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Wanted: Home for 17,000 tons of mercury

mercury storageThe U.S. is sitting on a slippery stockpile of toxic material that has nothing to do with the nuclear power industry: thousands of tons of mercury. The question remains now of where to store it.

The heavy metal, found in everything from old thermometers to power plant emissions, has been linked to neurological damage, birth defects and other health concerns.

Although dedicated mercury mining stopped in the U.S. in 1990, the storage reserves have continued to grow as demand for manufacturing and other uses have dropped off. By 1994, sales from the U.S. mercury stockpile were suspended. A 2003 report [pdf] by state and federal environmental agencies found that “there is not a national plan or a consensus on who should be storing excess elemental mercury.”

Some of the mercury excesses have been shipped overseas to countries that have more lax disposal laws, according to the Associated Press. But the 2008 Mercury Export Ban Act charged the Department of Energy (DoE) with finding a domestic destination for long-term storage of the mined metal. After the DoE announced a shortlist of possible storage sites, opposition has been quickly rising.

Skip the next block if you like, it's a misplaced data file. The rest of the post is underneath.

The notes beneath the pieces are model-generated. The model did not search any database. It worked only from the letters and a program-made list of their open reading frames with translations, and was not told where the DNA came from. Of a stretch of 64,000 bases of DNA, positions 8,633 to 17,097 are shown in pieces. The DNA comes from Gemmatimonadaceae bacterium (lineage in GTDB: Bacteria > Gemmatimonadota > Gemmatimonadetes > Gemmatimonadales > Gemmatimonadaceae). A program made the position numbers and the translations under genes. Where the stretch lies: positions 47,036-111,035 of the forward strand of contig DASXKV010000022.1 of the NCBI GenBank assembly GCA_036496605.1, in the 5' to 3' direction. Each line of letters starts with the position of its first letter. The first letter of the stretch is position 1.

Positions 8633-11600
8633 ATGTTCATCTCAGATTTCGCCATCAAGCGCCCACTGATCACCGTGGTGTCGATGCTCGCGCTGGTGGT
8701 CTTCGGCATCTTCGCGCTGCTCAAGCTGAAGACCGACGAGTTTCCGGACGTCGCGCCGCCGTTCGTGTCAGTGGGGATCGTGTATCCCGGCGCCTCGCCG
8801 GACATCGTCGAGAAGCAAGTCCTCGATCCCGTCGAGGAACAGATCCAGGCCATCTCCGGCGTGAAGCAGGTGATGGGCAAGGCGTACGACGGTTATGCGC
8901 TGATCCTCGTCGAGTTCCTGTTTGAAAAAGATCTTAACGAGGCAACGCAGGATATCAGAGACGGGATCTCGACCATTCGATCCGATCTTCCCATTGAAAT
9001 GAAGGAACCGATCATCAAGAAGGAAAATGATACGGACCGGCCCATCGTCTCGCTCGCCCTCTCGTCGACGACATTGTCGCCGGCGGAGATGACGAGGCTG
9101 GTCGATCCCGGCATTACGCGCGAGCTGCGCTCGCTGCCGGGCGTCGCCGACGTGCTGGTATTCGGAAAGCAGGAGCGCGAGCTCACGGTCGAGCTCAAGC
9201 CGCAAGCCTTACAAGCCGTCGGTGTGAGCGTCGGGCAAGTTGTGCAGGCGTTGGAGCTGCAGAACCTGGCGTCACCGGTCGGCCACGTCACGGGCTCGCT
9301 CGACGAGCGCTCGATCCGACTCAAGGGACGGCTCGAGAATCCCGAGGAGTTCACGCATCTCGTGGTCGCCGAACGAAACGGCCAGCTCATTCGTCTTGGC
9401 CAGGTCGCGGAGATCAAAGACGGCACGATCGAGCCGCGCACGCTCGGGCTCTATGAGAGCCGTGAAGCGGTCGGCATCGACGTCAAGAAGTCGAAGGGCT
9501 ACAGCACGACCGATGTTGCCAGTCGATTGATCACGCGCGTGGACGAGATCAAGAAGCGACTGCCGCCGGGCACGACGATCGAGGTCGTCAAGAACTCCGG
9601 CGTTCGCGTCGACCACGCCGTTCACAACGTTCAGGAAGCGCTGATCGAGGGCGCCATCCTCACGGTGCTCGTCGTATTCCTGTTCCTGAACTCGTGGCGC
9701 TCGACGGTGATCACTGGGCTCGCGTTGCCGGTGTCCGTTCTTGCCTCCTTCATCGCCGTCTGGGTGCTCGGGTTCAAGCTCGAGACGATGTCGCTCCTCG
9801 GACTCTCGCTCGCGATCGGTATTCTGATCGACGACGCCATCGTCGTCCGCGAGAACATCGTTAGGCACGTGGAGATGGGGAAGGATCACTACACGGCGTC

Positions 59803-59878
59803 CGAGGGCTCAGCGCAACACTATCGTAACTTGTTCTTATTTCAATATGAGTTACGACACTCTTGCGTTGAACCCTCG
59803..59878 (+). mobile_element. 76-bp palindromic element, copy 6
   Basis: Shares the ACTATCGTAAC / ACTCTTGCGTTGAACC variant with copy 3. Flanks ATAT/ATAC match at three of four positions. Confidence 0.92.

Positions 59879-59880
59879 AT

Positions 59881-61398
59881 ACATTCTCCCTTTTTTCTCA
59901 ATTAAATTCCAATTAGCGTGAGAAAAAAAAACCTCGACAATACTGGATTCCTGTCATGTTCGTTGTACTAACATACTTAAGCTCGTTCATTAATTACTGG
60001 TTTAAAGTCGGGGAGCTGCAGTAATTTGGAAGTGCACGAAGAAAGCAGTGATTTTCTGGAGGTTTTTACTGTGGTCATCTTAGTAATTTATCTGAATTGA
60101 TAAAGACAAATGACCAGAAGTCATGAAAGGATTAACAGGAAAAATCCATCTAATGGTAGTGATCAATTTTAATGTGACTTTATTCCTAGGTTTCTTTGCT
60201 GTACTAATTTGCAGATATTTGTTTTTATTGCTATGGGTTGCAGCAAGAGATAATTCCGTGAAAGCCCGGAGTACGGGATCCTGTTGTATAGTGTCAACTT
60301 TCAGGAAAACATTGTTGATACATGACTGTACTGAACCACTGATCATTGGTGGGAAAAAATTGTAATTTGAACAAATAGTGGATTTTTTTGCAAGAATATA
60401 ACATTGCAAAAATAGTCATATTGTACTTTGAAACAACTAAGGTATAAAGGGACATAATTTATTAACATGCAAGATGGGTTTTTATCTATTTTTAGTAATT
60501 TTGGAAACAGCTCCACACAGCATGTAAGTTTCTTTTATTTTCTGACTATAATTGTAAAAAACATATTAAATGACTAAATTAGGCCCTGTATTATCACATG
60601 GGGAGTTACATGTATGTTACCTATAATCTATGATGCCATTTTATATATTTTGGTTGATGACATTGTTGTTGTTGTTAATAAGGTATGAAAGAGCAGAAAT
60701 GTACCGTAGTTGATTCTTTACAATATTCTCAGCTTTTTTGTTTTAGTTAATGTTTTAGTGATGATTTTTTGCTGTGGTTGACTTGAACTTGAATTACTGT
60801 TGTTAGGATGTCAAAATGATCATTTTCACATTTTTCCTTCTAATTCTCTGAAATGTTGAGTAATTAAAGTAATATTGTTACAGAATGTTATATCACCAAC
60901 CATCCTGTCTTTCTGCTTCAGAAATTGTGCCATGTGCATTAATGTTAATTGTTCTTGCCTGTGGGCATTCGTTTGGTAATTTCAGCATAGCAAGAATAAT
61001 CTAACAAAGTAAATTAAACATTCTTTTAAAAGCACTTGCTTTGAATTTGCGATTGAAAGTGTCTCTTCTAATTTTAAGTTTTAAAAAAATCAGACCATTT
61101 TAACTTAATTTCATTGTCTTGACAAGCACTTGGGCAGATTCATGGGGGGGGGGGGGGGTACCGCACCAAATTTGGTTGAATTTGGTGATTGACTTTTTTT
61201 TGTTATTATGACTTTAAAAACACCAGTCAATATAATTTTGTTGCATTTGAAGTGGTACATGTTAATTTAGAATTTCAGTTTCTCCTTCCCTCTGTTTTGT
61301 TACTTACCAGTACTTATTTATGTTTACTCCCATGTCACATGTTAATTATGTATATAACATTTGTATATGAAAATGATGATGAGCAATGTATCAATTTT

Colorado, one of the seven states under consideration, has seen protest from locals and politicians alike, including Gov. Bill Ritter, who said: “The risks to ground and surface water are too great. The risks to our air quality are too great.”

The other states on the list are Idaho, Missouri, Nevada, South Carolina, Texas and Washington. Kansas City has already passed a resolution to oppose mercury storage at a local energy plant, according to the Kansas City Star.

Despite the challenges of the search for a storage location, the DoE is looking at the silver lining. “We see this as an opportunity to help reduce the export and transportation of mercury,” Frank Marcinowski of the DoE’s environmental management office told the AP. 

The DoE is expected to issue an environmental impact statement for public comment in the coming months.

Image courtesy of bionerd via Wikimedia Commons

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